Ron Paul is warning this year's corrections could be a precursor to an epic market collapse that may come sooner than investors think.
According to the former Republican presidential candidate, Wall Street is becoming more vulnerable to near-depression conditions within the next 12 months.
"Once this volatility shows that we're not going to resume the bull market, then people are going to rush for the exits," Paul said Thursday on CNBC's "Futures Now." The relentlessly bearish former congressman added that "It could be worse than 1929."
During that year, the stock market began hemorrhaging, falling almost 90 percent and sending the U.S. economy into a tailspin.
Paul, a well-known Libertarian, has been warning Wall Street a massive market plunge is inevitable for years. He's currently projecting a 50 percent decline from current levels as his base case, citing the ongoing U.S.-China trade war as a growing risk factor.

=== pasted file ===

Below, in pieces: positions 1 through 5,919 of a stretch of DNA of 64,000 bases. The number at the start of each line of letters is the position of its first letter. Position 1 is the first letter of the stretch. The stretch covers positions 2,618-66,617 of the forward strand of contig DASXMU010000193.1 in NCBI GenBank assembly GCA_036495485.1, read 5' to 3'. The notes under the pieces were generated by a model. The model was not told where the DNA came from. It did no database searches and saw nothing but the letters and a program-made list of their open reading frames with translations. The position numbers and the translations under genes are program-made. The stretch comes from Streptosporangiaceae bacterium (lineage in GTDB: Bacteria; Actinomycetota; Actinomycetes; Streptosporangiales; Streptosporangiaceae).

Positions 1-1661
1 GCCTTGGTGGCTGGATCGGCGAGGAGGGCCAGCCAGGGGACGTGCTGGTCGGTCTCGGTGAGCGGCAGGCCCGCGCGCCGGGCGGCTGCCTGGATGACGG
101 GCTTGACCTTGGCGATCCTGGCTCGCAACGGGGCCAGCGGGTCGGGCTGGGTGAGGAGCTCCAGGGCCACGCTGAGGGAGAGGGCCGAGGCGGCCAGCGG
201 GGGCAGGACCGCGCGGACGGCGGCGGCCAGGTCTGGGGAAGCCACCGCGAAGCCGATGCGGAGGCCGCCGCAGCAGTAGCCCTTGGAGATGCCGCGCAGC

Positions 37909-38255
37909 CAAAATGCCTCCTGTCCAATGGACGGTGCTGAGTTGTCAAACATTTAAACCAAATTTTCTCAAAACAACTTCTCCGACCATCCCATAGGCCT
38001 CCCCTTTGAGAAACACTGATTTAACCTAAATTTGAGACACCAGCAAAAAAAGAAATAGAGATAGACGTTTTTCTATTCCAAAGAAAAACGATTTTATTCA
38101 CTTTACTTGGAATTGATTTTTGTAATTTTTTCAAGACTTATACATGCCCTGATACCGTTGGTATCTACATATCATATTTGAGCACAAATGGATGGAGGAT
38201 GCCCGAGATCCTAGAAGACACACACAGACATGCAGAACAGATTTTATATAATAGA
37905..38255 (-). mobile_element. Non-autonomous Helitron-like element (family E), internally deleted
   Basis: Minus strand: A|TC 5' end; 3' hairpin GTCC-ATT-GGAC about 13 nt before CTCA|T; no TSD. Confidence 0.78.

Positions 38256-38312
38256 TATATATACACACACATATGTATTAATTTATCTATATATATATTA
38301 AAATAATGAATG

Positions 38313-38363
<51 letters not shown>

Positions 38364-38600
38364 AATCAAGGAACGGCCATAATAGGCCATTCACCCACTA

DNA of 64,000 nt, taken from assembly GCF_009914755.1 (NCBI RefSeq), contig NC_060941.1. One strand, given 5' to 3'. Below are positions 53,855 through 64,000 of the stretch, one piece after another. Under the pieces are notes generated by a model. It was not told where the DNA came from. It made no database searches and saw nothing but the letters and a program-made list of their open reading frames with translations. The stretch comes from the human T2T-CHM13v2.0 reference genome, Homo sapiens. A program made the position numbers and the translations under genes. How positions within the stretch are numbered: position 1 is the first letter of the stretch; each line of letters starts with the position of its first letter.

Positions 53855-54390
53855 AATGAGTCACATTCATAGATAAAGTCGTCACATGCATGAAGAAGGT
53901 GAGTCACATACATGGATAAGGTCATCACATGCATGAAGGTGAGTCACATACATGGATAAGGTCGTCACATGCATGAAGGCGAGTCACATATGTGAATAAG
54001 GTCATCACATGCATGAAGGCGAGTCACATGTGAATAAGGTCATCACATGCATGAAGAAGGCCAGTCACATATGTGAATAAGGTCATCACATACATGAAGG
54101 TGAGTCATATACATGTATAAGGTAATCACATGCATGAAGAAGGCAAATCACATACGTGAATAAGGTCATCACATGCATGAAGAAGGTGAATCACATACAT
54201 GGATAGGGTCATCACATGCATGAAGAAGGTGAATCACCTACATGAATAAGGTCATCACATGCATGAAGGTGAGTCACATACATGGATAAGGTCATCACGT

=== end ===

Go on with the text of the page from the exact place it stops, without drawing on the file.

"I'm not optimistic that all of the sudden, you're going to eliminate the tariff problem. I think that's here to stay," he said. "Tariffs are taxes."
The scenario is exacerbating Paul's chief reason behind his bearish call: 2008 financial crisis easy money policies. He contended the Federal Reserve's quantitative easing has caused the "biggest bubble in the history of mankind."
"It's so important to understand the original cause of the problem, and that is the Federal Reserve running up debt and letting politicians spend money," he added.
Paul argued that Washington lawmakers do not have an ability to effectively fix the debt problem, and he's been highly critical of the 2017 Trump tax cuts for creating a dire debt situation.
The White House is estimating this year's budget deficit will total $1.09 trillion. The Obama administration saw deficits just as large while trying to solve the 2008 financial crisis and the subsequent recession.
However, there may be a silver lining in Paul's forecast.
Unlike the Great Depression, Paul said the next historic downturn doesn't have to last a decade — as long as Fed policy and lawmakers don't make the same financial mistakes.
"If you allow the liquidation, it doesn't last long," Paul said.